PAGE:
Rain Shortens Corvette Racing's First Day of Le Mans Practice and Qualifying Team Makes Steady Progress Despite Wet and Slippery Conditions LE MANS, France, June 15, 2005 - Ten days of ideal weather following the initial test of Corvette...
Rain Shortens Corvette Racing's First Day of Le Mans Practice and
Team Makes Steady Progress Despite Wet and Slippery Conditions
LE MANS, France, June 15, 2005 - Ten days of ideal weather following the initial test of Corvette Racing's new C6.R race cars at Le Mans on June 5 ended abruptly as the yellow Corvettes pulled out of the pit lane for the first of two four-hour practice and qualifying sessions. Rain arrived at the Sarthe circuit tonight at 7 p.m., shortening the team's total track time to less than one hour. Despite the inclement weather, Corvette Racing checked off one important item on the Le Mans to-do list as all six drivers completed their mandatory laps in darkness.
"Despite the bad weather, we accomplished our goal of having the drivers complete their three required laps in the dark," said GM Racing Road Racing Group manager Steve Wesoloski. "That's one item we won't have to worry about tomorrow night. We had hoped for two good sessions to continue to develop our Le Mans setup, so to lose four of the eight scheduled hours will certainly compress our plan."
Light rain began to fall as Ron Fellows and Olivier Beretta pulled out the pits at 7 p.m. in their twin Compuware Corvette C6.Rs. Neither completed a lap at speed as the rainfall increased, and the team elected to sit out the remainder of the initial two-hour evening session.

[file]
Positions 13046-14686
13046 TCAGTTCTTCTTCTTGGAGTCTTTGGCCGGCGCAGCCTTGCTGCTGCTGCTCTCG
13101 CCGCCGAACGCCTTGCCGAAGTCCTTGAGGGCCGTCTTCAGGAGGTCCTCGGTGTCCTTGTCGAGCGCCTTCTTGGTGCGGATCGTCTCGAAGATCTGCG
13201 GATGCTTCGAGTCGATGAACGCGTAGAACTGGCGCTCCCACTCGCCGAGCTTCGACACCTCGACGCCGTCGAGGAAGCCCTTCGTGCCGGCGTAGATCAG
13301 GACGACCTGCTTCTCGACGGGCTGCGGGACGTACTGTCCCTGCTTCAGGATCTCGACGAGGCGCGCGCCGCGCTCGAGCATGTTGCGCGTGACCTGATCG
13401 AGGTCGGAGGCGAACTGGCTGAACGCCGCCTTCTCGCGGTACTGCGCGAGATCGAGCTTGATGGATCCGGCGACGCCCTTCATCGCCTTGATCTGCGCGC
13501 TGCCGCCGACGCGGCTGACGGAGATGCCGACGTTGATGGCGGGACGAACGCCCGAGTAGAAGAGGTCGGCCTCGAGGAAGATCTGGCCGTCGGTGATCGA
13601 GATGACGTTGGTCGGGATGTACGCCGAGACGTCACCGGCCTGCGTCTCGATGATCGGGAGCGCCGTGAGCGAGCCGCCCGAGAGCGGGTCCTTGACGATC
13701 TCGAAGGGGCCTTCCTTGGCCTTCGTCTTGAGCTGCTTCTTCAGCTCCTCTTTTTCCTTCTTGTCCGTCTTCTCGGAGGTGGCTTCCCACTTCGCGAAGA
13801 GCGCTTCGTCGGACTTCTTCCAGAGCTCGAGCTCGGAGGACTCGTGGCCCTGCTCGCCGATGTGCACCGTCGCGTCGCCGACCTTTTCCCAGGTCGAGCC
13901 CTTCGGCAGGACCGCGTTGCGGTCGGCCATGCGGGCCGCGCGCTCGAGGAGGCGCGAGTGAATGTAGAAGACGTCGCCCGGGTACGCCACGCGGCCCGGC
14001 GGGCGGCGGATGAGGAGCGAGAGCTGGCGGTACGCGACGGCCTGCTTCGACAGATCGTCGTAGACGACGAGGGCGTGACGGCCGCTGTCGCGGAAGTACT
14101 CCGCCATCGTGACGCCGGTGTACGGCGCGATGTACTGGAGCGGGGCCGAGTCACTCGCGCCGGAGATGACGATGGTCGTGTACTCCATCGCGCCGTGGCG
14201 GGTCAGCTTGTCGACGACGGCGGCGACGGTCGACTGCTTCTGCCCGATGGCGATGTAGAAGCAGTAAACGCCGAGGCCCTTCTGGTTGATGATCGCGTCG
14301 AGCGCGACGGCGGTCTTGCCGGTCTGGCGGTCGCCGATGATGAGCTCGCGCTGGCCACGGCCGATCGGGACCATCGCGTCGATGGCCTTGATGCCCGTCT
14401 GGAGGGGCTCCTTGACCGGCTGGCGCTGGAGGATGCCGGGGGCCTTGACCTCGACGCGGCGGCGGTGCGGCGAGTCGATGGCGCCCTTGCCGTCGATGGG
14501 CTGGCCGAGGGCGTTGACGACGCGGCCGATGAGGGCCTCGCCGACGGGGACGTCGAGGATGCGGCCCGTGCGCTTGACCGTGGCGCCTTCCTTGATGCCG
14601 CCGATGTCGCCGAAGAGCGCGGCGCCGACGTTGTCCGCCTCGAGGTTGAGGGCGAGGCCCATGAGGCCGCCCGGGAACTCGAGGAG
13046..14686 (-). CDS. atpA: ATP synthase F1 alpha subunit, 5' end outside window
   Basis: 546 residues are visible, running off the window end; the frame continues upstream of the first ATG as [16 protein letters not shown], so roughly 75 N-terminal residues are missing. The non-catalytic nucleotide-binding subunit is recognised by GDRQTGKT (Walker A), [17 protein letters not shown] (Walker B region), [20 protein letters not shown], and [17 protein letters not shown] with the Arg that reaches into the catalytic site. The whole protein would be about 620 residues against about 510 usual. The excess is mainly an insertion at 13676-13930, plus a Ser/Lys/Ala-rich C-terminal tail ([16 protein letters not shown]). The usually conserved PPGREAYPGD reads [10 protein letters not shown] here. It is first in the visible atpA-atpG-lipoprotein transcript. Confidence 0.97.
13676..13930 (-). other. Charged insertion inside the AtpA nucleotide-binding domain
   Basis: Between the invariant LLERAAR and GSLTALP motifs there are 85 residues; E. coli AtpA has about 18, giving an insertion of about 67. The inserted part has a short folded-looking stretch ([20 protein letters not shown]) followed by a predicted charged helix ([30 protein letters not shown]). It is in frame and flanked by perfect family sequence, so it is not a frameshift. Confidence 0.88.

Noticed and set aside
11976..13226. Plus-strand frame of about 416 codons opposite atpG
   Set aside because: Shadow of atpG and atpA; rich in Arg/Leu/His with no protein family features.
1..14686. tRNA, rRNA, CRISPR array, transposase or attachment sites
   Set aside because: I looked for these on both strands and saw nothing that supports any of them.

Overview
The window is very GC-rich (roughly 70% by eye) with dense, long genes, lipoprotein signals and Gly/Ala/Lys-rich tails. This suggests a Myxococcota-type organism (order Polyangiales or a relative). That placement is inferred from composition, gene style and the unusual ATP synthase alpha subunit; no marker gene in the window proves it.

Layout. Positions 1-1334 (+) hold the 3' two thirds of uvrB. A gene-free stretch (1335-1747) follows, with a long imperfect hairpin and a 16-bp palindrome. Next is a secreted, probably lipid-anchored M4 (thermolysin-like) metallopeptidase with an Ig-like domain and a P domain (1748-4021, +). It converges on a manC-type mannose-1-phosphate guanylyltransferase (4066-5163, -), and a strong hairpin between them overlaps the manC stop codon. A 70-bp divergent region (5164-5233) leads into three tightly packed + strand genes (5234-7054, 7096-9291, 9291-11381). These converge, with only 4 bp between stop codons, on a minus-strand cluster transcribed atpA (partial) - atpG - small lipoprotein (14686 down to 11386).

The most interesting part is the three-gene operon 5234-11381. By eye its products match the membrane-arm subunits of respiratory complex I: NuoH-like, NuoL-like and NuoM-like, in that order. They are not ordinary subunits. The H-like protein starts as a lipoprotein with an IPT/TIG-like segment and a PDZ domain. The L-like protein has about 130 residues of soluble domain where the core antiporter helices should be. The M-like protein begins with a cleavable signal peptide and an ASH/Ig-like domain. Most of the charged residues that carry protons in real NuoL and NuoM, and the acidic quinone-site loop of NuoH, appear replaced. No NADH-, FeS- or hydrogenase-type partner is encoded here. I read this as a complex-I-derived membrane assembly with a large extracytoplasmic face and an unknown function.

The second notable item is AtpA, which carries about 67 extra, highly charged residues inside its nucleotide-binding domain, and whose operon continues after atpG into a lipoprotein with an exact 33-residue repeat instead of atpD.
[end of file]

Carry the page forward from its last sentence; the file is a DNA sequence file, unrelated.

Following a scheduled one-hour break, the test and qualifying session resumed at 10 p.m. Fellows, Johnny O'Connell and Max Papis cycled through the No. 63 Compuware Corvette, while Beretta, Jan Magnussen and Oliver Gavin completed their appointed rounds in the No. 64 Compuware Corvette. With most cars on the course turning lap times nearly 30 seconds slower than those recorded during the test day, the Corvette team called it a day at 10:55 p.m.
"You've got to look at the big picture, and the worst thing we could do now is to damage either of the cars in conditions we're not going to race in," said O'Connell. "The weather outlook for Saturday and Sunday is hot and sunny, so there's no reason to take any chances when the track is dark, wet and slippery. We'll pray for better weather tomorrow, but if it's wet, we're going to have to lay down some fast times for our starting position."
"The track was difficult because there was some damp places and some dry," said Beretta. "I just took it easy and made my three laps, and got the data the engineers wanted. Everything went well."
Gavin agreed with his teammate's assessment after completing his required laps around the 8.5-mile course. "This track is always fun to drive around whether it's wet or it's dry, but tonight the surface seemed to have a glaze on it in sections," he explained. "There's new black asphalt coming out of Mulsanne and going down through Indianapolis and Arnage, and on that whole section you're guessing whether it's wet or dry. It's pointless to try to accomplish our test plan in this situation because it's imperative to keep the race car together. Tomorrow is going to be dry, and so today proved absolutely nothing, unfortunately."
Practice and qualifying for the 24 Hours of Le Mans concludes on Thursday, June 16, with sessions from 7-9 p.m. and 10 p.m. to midnight. The 24 Hours of Le Mans will begin at 10 a.m. EDT (4 p.m. local time) on June 18. SPEED Channel will televise 17.5 hours of live coverage; check local listings for times.